Trade lawyers reacted with caution to President Obama's proposal Friday to consolidate six federal agencies that focus on business and trade.
Combining the U.S. Department of Commerce's core business and trade functions, the Small Business Administration, the Office of the U.S. Trade Representative, the Export-Import Bank, the Overseas Private Investment Corporation, and the U.S. Trade and Development Agency would “streamline government to make it work better for the American people while eliminating duplication, waste and inefficiencies,” according to today’s White House announcement.
Trade lawyers are not so sure.
“A lot of work goes into these reorganizations, and unless there is an obvious benefit to doing them, they may not be worth the effort,” said Paul Rosenthal, an international trade and government relations partner at Kelley Drye & Warren in Washington.
“I don't know any details about the proposal, and as we know, the devil is in the details," he continued. "But, at the outset, I don't see any major benefit to this proposal, at least when it comes to the trade remedy/enforcement functions of the government. So, I am skeptical, but withholding judgment.”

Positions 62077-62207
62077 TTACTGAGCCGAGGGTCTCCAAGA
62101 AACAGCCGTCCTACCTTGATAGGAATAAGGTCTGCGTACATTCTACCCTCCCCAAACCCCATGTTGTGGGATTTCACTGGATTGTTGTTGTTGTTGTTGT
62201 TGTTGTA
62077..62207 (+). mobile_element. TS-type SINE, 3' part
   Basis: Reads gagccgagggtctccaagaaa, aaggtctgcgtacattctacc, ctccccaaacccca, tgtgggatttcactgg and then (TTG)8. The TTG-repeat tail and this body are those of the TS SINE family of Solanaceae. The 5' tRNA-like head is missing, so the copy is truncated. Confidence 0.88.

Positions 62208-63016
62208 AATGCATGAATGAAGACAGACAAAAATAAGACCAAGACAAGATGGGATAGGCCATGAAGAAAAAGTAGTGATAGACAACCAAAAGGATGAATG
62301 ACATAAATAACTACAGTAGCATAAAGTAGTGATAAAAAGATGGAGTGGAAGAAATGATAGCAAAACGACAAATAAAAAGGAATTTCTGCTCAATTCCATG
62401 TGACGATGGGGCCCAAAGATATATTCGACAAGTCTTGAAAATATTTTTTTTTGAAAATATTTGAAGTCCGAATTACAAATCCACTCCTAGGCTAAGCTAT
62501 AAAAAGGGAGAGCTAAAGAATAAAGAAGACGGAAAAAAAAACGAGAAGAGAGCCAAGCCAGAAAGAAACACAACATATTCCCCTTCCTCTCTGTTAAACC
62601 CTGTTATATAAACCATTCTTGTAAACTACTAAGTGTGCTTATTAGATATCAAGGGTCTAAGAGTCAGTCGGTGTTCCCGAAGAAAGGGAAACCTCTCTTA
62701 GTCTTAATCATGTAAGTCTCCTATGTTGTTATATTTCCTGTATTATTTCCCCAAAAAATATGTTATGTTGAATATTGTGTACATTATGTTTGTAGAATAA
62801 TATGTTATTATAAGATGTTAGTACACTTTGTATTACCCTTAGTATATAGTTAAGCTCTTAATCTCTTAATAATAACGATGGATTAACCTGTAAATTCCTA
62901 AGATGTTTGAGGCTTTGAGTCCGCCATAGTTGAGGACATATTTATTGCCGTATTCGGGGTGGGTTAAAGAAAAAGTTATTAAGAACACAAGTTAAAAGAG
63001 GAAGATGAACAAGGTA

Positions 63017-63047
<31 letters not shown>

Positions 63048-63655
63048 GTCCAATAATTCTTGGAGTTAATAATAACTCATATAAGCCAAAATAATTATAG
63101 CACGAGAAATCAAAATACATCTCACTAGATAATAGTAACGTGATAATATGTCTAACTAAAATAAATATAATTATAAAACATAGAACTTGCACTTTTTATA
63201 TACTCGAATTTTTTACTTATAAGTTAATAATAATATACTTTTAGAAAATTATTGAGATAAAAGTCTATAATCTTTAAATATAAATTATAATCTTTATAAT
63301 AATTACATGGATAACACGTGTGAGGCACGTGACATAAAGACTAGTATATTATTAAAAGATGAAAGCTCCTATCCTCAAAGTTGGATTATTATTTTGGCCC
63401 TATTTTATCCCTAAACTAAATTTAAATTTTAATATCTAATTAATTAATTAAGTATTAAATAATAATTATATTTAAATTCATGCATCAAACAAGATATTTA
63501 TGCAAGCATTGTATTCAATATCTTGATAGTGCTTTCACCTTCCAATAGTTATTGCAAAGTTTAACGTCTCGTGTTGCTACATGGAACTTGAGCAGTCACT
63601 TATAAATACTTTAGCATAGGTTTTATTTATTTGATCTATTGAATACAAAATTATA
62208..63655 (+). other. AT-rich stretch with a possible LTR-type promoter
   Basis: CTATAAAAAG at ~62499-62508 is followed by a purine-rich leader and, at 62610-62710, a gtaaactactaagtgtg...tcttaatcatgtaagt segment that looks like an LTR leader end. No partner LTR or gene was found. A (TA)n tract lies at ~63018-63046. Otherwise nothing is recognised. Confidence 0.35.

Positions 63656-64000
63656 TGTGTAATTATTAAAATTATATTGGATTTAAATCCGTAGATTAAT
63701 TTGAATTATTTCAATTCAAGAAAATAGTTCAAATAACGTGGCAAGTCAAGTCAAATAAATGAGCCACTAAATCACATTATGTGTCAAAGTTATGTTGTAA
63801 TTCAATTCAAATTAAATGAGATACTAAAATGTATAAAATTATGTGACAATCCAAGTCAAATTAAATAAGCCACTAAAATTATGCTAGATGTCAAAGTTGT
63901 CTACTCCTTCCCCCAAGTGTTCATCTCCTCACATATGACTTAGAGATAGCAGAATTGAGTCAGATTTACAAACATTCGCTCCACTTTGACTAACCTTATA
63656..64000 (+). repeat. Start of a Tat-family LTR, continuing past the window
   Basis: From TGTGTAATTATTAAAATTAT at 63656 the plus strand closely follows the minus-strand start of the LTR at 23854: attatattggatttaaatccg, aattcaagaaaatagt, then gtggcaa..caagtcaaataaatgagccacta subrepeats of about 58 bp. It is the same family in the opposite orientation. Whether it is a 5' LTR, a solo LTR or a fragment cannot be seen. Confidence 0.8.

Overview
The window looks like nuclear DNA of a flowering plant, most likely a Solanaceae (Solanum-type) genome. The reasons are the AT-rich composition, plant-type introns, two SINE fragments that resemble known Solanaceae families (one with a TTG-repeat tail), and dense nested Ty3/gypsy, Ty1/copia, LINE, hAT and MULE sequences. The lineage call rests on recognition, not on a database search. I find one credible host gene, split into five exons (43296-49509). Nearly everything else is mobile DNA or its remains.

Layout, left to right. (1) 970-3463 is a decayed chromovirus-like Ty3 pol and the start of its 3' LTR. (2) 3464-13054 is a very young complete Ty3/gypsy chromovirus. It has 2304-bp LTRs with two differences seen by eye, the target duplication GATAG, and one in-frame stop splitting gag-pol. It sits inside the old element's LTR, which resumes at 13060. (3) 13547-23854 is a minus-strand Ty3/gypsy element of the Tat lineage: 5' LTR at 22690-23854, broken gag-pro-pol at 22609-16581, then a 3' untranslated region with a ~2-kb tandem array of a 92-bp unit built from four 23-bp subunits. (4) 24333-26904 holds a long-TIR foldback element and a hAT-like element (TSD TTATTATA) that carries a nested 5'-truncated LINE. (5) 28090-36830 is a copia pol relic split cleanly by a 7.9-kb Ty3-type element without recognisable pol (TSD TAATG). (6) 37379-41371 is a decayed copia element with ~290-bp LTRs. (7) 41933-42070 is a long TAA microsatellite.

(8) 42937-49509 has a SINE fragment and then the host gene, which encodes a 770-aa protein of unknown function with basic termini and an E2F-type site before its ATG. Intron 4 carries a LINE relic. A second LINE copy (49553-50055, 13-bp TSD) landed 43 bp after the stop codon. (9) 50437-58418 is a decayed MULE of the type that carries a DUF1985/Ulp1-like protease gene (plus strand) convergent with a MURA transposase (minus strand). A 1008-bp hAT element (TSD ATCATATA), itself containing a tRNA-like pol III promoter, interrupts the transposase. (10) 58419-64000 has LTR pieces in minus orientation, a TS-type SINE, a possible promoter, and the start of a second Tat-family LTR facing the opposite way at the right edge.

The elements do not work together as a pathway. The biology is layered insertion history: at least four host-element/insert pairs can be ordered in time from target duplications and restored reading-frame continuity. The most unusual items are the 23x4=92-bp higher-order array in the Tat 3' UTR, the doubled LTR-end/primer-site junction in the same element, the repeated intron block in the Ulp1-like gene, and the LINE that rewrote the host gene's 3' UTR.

The White House claims that “Consolidating these agencies along with other related programs will help entrepreneurs and businesses of all sizes grow, compete, and hire, leveraging one cohesive department with one mission: to spur job creation and expand the U.S. economy.”
Obama called on Congress to reinstate presidential authority to reorganize and consolidate the federal government — power that was last granted to President Ronald Reagan. This time, though, the White House promised that any plan would be required to reduce the number of government agencies or save taxpayer dollars.
Greenberg Traurig global practice group co-chair James Bacchus, a former World Trade Organization chief judge, saw some potential benefits to the plan.
“The United States is among the few countries in the world without a true trade ministry as a major government department,” he said. “Reorganization offers an opportunity to elevate trade while saving money. However, reorganization must maintain the traditional emphasis of the [U.S. Trade Representative] on creating more market access by negotiating lower barriers to trade, and not make a new single trade agency subservient to domestic protectionist interests.”